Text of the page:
Hyundai Tucson 2015 review: road test
Richard Blackburn road tests and reviews the Hyundai Tucson at its Australian launch.
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The world saw the all-new Kia Sportage for the first time last week.
But before the official photos were released, we’d already sat in it, driven it, sweated in it and tortured it in California’s Death Valley.
In a brave departure from normal industry practice, Kia allowed CarsGuide into its top-secret proving ground to sample its important compact SUV — with warts, camouflage and all.
The bold strategy may have something to do with the fact that its sibling brand Hyundai has been hogging the limelight of late with its all-new rival for the Sportage, the Tucson.
Its roadholding ability inspired confidence
It’s too early to make any authoritative comparison of the two but we can report that behind the Sportage’s stylish good looks, Kia has added greater cabin space and improved manners both on and off the road.
The interior trim might lean to the conservative but its roadholding ability inspired confidence on a preview drive. Designed in Europe, with input from the company’s design studios in California and South Korea, the Sportage has always looked better than the Hyundai counterpart.
At the same time it has never sold in anywhere the same numbers.
The new Tucson is a vast improvement yet the design remains relatively conservative compared with both the current and the coming Sportage.
Tucson gets four engines including the flexible 1.6-litre turbo with a dual-clutch auto shared with the quirky Veloster, with 130kW of power and 265Nm of torque.
But don’t expect Kia to necessarily follow suit.
It’s not revealing much at this stage, certainly not whether the line-up will include the turbo, but it will almost certainly include a 2.0-litre direct injection petrol engine as well as an updated version of the 2.0-litre turbodiesel with 400Nm of torque.
On the road
We got to drive the new Sportage briefly at Kia’s proving ground in the Mojave Desert as well as in the baking hot confines of Death Valley (more details after the verdict), about 500km northeast of Los Angeles.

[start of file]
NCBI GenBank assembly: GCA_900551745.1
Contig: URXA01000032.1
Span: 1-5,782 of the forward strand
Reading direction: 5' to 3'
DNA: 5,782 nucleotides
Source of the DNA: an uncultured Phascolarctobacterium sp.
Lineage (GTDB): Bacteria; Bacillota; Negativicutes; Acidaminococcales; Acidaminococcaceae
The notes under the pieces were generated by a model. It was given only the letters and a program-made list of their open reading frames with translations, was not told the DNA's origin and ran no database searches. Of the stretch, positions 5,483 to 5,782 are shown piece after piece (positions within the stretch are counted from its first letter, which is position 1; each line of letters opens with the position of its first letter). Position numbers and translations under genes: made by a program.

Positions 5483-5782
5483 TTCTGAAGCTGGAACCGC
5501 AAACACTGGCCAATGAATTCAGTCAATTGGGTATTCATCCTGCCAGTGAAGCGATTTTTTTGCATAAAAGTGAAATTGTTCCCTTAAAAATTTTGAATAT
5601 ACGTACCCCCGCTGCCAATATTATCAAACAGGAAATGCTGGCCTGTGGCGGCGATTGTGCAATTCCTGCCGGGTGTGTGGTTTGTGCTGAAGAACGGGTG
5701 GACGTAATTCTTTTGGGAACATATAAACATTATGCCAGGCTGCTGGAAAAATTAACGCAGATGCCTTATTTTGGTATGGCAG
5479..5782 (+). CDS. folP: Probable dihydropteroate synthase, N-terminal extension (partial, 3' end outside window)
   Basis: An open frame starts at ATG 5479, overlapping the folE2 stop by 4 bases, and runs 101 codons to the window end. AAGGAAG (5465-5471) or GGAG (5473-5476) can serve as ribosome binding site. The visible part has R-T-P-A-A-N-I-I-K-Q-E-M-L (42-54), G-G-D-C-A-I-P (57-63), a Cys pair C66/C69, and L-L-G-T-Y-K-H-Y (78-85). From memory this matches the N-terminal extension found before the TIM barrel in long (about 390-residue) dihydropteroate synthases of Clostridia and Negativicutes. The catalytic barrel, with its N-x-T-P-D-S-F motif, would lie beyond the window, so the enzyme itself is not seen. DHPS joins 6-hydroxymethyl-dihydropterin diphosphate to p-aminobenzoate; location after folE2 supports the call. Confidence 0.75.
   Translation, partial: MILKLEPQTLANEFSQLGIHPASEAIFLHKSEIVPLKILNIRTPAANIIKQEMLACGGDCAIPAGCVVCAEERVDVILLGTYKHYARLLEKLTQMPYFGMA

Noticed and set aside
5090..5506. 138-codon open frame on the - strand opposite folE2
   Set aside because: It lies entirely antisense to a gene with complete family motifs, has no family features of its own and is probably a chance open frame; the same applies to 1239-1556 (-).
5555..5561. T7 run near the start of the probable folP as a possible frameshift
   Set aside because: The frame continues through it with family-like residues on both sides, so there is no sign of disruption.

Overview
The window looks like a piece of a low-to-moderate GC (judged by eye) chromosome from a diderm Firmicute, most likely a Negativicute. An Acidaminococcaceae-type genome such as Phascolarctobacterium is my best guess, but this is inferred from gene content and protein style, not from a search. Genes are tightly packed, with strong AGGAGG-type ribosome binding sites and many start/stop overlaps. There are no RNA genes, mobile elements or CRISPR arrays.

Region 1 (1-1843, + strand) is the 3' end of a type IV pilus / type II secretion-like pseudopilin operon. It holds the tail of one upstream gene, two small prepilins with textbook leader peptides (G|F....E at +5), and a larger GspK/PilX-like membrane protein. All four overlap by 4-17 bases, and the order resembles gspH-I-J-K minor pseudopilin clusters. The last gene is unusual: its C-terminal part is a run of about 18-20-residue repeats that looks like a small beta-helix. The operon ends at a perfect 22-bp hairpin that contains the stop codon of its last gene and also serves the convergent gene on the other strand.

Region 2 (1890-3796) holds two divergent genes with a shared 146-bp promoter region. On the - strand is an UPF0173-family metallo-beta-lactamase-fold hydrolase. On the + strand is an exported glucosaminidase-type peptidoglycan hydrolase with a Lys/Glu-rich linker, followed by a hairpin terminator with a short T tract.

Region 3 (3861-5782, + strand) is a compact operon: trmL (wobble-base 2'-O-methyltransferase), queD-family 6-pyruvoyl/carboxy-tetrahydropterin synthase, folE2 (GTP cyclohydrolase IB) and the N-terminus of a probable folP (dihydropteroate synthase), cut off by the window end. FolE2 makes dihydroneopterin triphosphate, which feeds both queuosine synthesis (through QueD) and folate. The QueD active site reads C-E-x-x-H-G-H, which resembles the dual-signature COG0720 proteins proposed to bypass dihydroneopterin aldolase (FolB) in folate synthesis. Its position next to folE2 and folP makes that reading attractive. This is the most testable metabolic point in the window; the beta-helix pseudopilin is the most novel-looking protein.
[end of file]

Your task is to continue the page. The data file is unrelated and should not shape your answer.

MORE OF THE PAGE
Camo panels covered the exterior but there was no disguising the inside and we were a little disappointed to find the dashboard lacked the flair and imagination of the two-tiered arrangement in the current model.
It looks and feels conservative, sitting more upright with four large, rather square air vents, trimmed in a metallic finish — that frame a substantial eight-inch computer screen.
Our test car was well equipped, with leather and climate aircon, auto lights and wipers, plus heated and ventilated front seats along with a heated steering wheel (although there wasn’t much call for that in Death Valley).
There were no gear-change paddles but the transmission has a manual mode along with a new selectable sport mode — just like the new Tucson.
We didn’t get to drive a diesel and Kia kept a lid almost literally on what petrol engine was under the bonnet.
It felt smooth and comfortable to drive, with strong acceleration and plenty of power to climb the hills we encountered, the redesigned steering wheel fitting comfortably in the hands.
Kia let us take our heavily disguised cars around the proving ground’s off-road loop.
As with the current model, new Sportage will be available in front and all-wheel drive.
The Sportage ought to be at least as handy as the Tucson